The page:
Last year Americans spent $152 billion remodeling their homes, according to CNBC. However, while millions of homeowners splashed their cash enhancing their properties, 5.5 million homeowners said goodbye to their existing property by selling it, reports Statista. So, if you yearn for more space for your growing family, how do you choose whether extending your existing family home or upping sticks and putting your property on the market is financially wiser?
Have you got cash tied up in your property?
In the past year, the average amount of equity in American homes increased by $16,000. Therefore, millions of homeowners have ample opportunity to extend their current home by utilizing the cash held within their property. Older individuals should consider taking out a reverse mortgage in order to receive a lump sum of cash to use for their home improvements. Releasing equity from your home is beneficial as your monthly repayments are unlikely to increase, which is unlikely to be the case if you take out a larger mortgage on a bigger property. However, it is worth bearing in mind that you’ll need to find temporary accommodation while the work takes place, or, live around it until completion.
Getting more for your money
There’s no denying that property prices across America are high. But, there are locations which are far more financially friendly than others. According to 24/7 Wall Street, Hawaii is the most expensive state for homes, with the median price of a property there coming in at $485,000. So, if you live in a state with costly house prices, you could be substantially financially better off by moving to a cheaper state, such as West Virginia, where the average house price is $122,550.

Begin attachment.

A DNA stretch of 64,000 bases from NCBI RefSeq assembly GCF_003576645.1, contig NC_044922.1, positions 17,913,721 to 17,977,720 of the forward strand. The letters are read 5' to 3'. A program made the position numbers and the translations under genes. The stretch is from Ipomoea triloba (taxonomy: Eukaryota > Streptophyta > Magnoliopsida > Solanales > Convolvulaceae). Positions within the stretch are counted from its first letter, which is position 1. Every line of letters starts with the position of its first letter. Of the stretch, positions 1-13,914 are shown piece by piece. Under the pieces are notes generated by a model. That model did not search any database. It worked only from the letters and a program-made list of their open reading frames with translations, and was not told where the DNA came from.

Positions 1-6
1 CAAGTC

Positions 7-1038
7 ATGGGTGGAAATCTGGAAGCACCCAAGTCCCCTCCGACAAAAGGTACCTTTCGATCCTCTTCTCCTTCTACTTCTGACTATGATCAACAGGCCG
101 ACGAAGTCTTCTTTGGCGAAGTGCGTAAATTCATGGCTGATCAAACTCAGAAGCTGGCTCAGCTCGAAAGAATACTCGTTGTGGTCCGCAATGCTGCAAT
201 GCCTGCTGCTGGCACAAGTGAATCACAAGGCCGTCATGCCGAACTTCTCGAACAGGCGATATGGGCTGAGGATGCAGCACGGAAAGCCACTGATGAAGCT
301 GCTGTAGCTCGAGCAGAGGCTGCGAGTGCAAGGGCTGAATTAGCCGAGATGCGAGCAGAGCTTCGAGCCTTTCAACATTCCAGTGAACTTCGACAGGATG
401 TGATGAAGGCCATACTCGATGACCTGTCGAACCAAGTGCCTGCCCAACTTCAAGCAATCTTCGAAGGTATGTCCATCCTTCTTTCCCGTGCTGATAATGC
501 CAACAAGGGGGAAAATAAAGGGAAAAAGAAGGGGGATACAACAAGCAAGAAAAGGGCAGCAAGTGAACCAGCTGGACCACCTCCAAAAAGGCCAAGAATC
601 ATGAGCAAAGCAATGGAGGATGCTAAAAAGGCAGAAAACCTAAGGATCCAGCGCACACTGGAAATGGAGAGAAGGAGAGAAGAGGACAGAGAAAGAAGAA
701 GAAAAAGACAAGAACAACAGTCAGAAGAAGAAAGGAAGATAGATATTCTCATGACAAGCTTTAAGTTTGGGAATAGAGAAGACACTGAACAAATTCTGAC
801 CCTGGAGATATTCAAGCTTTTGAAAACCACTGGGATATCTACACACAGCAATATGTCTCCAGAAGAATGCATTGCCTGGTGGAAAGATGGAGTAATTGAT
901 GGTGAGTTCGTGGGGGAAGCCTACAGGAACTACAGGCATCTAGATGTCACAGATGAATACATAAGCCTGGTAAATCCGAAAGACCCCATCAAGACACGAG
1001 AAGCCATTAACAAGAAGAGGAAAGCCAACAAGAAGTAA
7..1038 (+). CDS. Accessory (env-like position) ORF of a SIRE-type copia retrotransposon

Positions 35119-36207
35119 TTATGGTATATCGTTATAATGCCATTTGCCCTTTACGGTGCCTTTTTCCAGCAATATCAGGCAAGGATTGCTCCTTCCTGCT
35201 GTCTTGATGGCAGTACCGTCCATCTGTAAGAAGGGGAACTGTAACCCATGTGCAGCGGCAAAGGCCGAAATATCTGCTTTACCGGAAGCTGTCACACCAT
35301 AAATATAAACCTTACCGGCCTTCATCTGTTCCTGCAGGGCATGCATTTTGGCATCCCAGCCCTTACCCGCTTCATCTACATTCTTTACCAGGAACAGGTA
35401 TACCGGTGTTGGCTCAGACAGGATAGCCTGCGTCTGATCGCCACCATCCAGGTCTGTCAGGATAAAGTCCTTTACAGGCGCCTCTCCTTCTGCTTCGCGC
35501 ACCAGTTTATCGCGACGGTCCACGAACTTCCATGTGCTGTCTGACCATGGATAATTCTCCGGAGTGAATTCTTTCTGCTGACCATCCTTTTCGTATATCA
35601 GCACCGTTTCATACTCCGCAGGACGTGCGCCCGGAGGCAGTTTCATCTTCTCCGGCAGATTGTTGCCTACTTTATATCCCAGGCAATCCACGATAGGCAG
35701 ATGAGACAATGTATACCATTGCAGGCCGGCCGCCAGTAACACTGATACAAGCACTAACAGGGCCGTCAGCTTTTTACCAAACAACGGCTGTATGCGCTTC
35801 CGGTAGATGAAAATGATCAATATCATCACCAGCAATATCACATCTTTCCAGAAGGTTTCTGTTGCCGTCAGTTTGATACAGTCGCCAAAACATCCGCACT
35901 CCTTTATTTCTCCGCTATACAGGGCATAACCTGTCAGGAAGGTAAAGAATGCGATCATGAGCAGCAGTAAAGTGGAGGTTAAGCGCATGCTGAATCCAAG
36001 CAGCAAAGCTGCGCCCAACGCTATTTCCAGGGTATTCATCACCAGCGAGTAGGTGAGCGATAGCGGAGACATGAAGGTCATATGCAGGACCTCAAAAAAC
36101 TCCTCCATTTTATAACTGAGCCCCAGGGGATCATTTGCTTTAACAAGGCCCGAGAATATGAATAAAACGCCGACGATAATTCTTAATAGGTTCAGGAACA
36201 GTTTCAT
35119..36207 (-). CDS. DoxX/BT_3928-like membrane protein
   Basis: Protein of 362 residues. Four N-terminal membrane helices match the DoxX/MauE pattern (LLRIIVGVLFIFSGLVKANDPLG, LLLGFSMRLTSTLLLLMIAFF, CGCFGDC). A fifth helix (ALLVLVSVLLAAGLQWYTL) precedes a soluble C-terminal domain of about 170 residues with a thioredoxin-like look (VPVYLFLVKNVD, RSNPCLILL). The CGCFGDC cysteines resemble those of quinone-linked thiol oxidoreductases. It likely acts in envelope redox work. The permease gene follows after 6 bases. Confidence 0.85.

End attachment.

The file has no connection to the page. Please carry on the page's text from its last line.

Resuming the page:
Adding value to your home
Most Americans aren’t keen on moving home. Washington’s Top News reports that 62% of homeowners don’t plan on ever moving, while 17% say they won’t move for at least five years. With homeowners so keen to stay put, it makes sense to make your home the best it can be while increasing its value too. By building an extension, you’ll be making the total square footage of your property larger, thus its value will increase. But, if you’re considering moving into your ideal home instead, the opportunity to enhance its value may be limited if no remodeling work is required. As a result, your return on investment will be minimal.
Buying a home tends to come with fewer hidden costs than a remodel does. When purchasing real estate, legal fees, inspection charges, and moving costs can all be budgeted for. However, when it comes to remodeling anything can happen which could hike the total cost up. For example, the average kitchen remodels costs $22,145, according to CNBC. However, order cabinets in the wrong size or misjudge the number of tiles you need and your costs will rocket.
When you need more square footage, it’s wise to carefully consider the financial implications of both renovating your existing property and moving into a new one. Both options come with their pros and cons, therefore, thorough checks and costings should be completed.